Humphrey, Doris: b. Oak Park, Ill., Oct. 17, 1895, d. Dec. 29, 1958, one of the most influential figures in the early period of American modern dance, was equally renowned as a dancer, choreographer, and teacher. She was a member of the Denishawn Company from 1917 to 1928, during which time she began to choreograph. In 1928 she and her partner Charles Weidman broke away from Denishawn and formed a school and a dance company, which lasted until 1940. Humphrey's theory of dance was based upon the principle of "fall and recovery." In 1944 she retired as a dancer because of arthritis but continued to teach and choreograph at the Juilliard School and at Connecticut College.

Isadorables: A company of dancers that was made up of some of Duncan's pupils and their pupils and performed works from the Duncan repertoire.

Khayyam, Omar: a Persian poet whose full name was Abu al-Fath Omar ben Ibrahim al-Khayyam, b. 1050?, d. 1122, is best known in the West as a result of Edward Fitzgerald's popular translation of the Rubaiyat. Among his contemporaries Khayyam was famous as a mathematician and astronomer. His work on algebra was known throughout Europe in the Middle Ages, and he also contributed to a calendar reform. His fame as a poet, however, has eclipsed his scientific achievements, even though versions of the forms and verses used in the Rubaiyat existed in Persian literature before Khayyam, and the number of its verses that can be attributed to him with certainty is very small.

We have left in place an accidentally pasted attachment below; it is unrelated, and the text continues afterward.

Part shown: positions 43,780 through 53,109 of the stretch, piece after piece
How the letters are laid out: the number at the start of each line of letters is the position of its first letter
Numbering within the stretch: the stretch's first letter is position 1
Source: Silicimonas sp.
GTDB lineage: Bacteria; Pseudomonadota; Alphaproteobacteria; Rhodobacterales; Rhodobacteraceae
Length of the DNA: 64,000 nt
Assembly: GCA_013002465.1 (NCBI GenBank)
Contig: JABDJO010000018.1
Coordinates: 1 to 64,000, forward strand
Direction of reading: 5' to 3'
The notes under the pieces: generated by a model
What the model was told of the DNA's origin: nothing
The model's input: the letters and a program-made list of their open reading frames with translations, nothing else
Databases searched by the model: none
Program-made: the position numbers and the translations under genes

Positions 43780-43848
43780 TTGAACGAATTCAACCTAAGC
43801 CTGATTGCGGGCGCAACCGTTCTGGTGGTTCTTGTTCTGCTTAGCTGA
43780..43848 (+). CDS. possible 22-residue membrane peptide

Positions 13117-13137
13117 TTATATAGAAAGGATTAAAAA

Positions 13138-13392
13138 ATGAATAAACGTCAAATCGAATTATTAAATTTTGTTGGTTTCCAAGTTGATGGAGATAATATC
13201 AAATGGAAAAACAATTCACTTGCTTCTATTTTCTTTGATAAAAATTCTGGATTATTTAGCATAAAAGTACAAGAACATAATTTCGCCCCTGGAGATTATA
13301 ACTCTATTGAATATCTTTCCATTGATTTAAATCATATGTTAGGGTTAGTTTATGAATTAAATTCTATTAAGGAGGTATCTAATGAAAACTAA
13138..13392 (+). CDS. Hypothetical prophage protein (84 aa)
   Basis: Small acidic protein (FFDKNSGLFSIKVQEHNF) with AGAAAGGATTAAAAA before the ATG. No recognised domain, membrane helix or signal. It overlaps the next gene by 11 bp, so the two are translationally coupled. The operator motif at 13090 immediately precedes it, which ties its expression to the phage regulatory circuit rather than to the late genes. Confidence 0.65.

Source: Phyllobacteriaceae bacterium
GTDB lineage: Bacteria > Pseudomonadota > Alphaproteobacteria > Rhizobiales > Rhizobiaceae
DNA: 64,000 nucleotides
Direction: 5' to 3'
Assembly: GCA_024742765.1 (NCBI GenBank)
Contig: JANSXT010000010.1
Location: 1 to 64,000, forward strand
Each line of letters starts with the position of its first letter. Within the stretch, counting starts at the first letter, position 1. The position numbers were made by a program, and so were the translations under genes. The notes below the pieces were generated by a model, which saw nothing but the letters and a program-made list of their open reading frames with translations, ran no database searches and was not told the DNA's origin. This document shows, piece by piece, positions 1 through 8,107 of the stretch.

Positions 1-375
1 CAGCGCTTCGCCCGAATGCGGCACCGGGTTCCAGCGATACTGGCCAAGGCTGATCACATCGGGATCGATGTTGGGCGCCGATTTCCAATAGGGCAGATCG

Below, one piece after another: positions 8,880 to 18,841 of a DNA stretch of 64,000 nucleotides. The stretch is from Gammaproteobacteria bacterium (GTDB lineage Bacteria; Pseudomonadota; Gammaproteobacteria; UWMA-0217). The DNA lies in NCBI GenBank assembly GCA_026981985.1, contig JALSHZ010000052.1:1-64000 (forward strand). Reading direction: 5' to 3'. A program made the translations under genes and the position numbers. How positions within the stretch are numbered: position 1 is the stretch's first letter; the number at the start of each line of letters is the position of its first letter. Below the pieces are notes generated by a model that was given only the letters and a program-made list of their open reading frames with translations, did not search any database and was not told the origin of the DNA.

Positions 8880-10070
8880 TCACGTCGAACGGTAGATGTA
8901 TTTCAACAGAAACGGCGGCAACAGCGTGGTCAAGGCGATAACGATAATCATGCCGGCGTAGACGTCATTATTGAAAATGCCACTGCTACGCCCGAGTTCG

Kodaly, Zoltan: b. Dec. 16, 1882, d. Mar. 6, 1967, was, after Bela Bartok, the foremost Hungarian composer and ethnomusicologist of the 20th century.

Leg dancers: burlesque dancers who wore tights and revealed their legs. This was considered risque.

Mallarme, Stephane: b. Paris, Mar. 18, 1842, d. Sept. 9, 1898, the exquisite poet and master of French symbolism, exerted an influence disproportionate to the quantity of his published work. His famous Tuesday evening receptions were attended by many of the most famous artists and literary figures of the day. After a harrowing spiritual crisis in 1866 he developed into a hermetic poet preoccupied with eternity and nothingness. Some of his finest poetry is written in the compressed form of the sonnet.

Melodrama: is a rigidly conventionalized genre of popular drama, theatrical rather than literary in appeal, characterized by rapid and exciting physical action, sharply contrasted and simplified characters, and colorful alternations of violence, pathos, and humor. The central situation in melodrama--victimization of helpless innocence by powerful evil forces--gives rise to four basic characters: the hero and the heroine, a comic ally who assists them, and the villain against whom they are pitted. The motive force of melodrama is the villain, a dynamic and sinister figure recognized by the audience as the embodiment of evil. The denouement, brought about by reversals, is usually a happy one for the sympathetic characters, resulting in just rewards and punishments and affirming the laws of morality and the benevolent workings of providence.

Mise en scene: the setting, decor, or mood of a performance

Mitchell, Silas Weir: b. Philadelphia, Feb. 15, 1829, d. Jan. 4, 1914, gained respect as both a physician and a writer. A specialist in nervous disorders, he evolved a rest cure that became a standard method for treating nervous breakdowns. He wrote historical fiction, notably Roland Blake,(1886) and Hugh Wynne,(1897)some poetry, and a biography (1904) of the young George Washington.

Nietzsche, Frederic Wilhelm: b. Oct. 15, 1844, d. Aug. 25, 1900, was a German philosopher who, together with Soren Kierkegaard, shares the distinction of being a precursor of Existentialism.

Noguchi, Isamu: b. Los Angeles, Nov. 17, 1904, d. Dec. 30, 1988, is best known for his evocative abstract creations. In the 1940s Noguchi designed sets, costumes, and properties for Martha Graham's dance company, notably for Appalachian Spring (1944) and Night Journey (1947).

Pater, Walter: a 19th century art and aesthetic theorist.